It’s that time of the year. As 2020 comes knocking, businesses are busy preparing tax reporting forms for their employees and independent contractors.
Generally, employers must file Form W-2 for full-time employee showing the total wages paid and taxes withheld for the year, and Form 1099 MISC for independent contractors and other non-employees. And unless you file your W-2s and 1099s online, you must also file Form W-3 or Form 1096 as a summary of the W-2 and 1099 reporting. Employers must also file Form W-2 for each employee with the Social Security Administration.
If you have any questions about filing W-2 and 1099-MISC forms, contact Resourcing Edge. As a Professional Employer Organization (PEO), we can handle all of your employer-related compliance needs, including payroll taxes, tax forms, W-2 and 1099 filings, and more.
W-2 and 1099 Tax Reporting Deadlines for 2019 Taxes
Ever since the PATH (Protecting Americans from Tax Hikes) Act was signed into law by President Obama in 2015, the deadline for filing Forms W-2, W-3, 1099, and 1096 is January 31. The deadline for filing Form W-2 for each employee with the Social Security Administration is the same.
January 31 is also the deadline for submitting reports to employees. Still, you will want to send forms to your employees before the end of January so there’s time to fix any errors if there are any.
This accelerated timeline has put added pressure on businesses to file earlier than ever before.
Here’s a list of federal tax filings and dates for tax year 2019:
DUE JANUARY 31, 2020
- Form W-2, Wage and Tax Statement
- Form 1099-MISC, Miscellaneous Income
- Form W-3, Transmittal of Wage and Tax Statements
- Form 941, Employer’s Quarterly Federal Tax Return
- Form 940, Employer’s Annual Federal Unemployment (FUTA) Tax Return
- Form 1096, Annual Summary and Transmittal of U.S. Information Returns
DUE MARCH 2, 2020
Form 1095-B, Health Coverage, and Form 1095-C, Employer-Provided Health Insurance Offer and Coverage delivered to employees (extended from January 31)
DUE FEBRUARY 28, 2020 (Paper Filing) or
DUE MARCH 31, 2020 (Electronic Filing)
- Form 1095-B, Health Coverage
- Form 1095-C, Employer-Provided Health Insurance Offer and Coverage
- Form 1094-B, Transmittal of Health Coverage Information Returns
- Form 1094-C, Transmittal of Employer-Provided Health Insurance Offer and Coverage Information Returns
For updated tax information, refer to the Internal Revenue Service.
Early Filing Deadlines for Some States
Most states have adopted the January 31 federal deadline with additional states expected to follow.
Check with your state’s tax division to see if they have an earlier deadline for payroll filings. For instance, California requires all employers to electronically submit employment tax returns, wage reports, and payroll tax deposits by January 1, 2019.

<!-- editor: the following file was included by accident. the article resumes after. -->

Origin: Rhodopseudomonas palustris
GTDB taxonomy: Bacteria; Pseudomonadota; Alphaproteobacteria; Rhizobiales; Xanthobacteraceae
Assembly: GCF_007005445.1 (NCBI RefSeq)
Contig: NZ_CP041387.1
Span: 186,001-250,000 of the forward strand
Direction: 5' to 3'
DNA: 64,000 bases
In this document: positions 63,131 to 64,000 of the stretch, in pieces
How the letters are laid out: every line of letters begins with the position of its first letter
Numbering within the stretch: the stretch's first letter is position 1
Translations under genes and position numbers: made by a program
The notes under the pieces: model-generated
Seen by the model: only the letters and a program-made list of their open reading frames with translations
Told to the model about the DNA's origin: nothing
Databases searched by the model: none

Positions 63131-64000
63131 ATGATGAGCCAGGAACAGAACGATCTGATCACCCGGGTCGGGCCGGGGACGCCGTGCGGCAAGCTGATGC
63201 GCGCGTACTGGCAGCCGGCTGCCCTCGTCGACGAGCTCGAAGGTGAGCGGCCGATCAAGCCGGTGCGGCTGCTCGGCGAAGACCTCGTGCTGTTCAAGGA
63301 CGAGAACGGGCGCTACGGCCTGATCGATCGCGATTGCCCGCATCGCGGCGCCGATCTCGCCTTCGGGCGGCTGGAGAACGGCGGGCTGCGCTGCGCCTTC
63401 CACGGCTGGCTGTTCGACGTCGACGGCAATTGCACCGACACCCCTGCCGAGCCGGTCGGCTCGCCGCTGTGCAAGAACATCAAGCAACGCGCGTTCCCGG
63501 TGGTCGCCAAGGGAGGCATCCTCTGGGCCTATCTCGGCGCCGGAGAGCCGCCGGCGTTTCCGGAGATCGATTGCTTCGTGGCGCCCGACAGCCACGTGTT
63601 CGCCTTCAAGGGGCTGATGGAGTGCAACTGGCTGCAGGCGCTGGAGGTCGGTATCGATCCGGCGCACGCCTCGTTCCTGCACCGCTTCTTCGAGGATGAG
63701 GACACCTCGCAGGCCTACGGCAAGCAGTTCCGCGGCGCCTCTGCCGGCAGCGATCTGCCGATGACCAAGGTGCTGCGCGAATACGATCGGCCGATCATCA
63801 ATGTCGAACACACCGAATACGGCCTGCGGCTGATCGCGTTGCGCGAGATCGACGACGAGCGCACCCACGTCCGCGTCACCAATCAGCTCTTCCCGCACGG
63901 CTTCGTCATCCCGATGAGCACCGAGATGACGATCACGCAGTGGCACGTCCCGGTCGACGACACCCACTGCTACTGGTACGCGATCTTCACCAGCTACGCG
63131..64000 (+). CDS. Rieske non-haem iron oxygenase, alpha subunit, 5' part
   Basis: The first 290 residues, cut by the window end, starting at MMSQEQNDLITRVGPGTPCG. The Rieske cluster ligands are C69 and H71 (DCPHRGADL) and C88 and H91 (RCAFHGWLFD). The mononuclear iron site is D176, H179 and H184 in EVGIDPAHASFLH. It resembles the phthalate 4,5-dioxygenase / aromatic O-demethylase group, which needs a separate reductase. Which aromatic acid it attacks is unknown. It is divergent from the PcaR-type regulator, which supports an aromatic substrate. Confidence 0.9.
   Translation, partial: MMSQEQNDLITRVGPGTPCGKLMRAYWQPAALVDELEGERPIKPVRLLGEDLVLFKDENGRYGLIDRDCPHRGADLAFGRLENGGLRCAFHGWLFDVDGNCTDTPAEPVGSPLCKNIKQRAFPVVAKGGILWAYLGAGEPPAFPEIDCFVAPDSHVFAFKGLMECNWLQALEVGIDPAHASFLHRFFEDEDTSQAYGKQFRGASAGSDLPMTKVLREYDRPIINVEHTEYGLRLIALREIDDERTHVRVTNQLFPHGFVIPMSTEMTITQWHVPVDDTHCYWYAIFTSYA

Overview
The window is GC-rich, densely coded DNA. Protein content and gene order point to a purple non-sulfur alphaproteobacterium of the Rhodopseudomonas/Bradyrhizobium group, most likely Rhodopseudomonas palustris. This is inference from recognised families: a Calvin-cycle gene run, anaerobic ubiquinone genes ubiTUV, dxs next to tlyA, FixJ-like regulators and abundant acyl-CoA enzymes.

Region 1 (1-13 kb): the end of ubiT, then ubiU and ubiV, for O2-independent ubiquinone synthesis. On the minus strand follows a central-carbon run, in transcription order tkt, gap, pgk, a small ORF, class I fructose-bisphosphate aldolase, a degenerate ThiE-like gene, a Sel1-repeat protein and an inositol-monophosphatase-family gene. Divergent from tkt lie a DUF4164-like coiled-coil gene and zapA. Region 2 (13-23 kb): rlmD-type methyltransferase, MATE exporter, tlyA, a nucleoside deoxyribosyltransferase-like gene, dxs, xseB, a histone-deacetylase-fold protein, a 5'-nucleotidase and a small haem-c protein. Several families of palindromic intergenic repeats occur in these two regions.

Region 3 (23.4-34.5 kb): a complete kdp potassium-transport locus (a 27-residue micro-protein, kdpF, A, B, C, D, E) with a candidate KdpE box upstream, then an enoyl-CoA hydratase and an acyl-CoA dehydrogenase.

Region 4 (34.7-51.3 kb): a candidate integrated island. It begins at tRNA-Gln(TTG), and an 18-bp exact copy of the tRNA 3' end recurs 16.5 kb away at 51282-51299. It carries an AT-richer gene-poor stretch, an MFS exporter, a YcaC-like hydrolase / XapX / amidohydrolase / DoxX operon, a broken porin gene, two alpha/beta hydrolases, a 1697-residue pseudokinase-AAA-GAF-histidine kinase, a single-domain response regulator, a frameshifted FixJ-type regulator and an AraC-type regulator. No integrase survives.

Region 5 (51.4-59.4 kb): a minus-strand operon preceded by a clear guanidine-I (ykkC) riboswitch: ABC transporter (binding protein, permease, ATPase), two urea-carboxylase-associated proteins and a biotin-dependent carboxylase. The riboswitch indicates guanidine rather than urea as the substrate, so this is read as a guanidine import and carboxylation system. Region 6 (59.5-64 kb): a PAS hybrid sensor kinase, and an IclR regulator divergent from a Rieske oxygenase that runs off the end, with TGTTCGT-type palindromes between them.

When You Have to File Online
Some corporations are required to file tax returns electronically. According to the IRS, “Those corporations with $10 million or more in total assets and that file 250 or more returns a year are required to electronically file their Form 1120, 1120S, and 1120-F.”
Don’t File Late!
Even if you can’t pay your taxes, it’s important to file on time anyway. If you file late, you’ll be subject to costly penalties and interest charges.
By working with a PEO with an automated payroll processing system, you’ll never have to worry about filing late.
W-2 vs. 1099
The difference between a W-2 worker and a 1099 worker is the difference between an “employee” and an “independent contractor.” If you’re an employee, you receive a W-2. If you’re an independent contractor, you get a 1099.
- The employer directs and controls the work and how it is done, through training, work schedules, and other means.
- Federal income tax, social security tax, and Medicare tax are all automatically deducted from your paycheck by the employer and paid to the government.
- Supplies and equipment are provided by the employer to perform the task.
- The work schedule, method, and process are determined by the worker. The contractor is a separate business entity and can provide services to other clients.
- The independent contractor is responsible for calculating the payroll taxes and filing quarterly tax payments with the IRS.
- The independent contractor supplies their own tools and supplies and accepts tasks on a case-by-case basis.
- Any independent contractor that is paid over $600 in a calendar year receives a 1099.
The IRS applies the usual common law rules to determine if a worker is an independent contractor or an employee. It’s important that you classify your workers correctly since the IRS sometimes imposes fines and penalties for misclassifications.
If you don’t know if a member of your team is a W-2 or 1099 worker, you can file Form SS-8 with the IRS or speak with one of the HR specialists at Resourcing Edge.
Once you have figured out whether the person working for your company is an employee or independent contractor, you’ll know which form to file.
Streamline Your Year-End Tax Process
Resourcing Edge makes it easy to prepare and file your taxes so you don’t have to worry about late payments, misclassification of workers, or other compliance-related issues. Use our year-end tax checklist to keep track of year-end tax tasks.
We save you time and money by tracking exactly how much employees and contractors are paid each calendar year. Employers and employees have 24/7 access their documents by logging into their Resourcing Edge dashboard.
We know that the end of the year can be a stressful time. We’re here to make things as easy as possible. Contact Resourcing Edge today for your free consultation!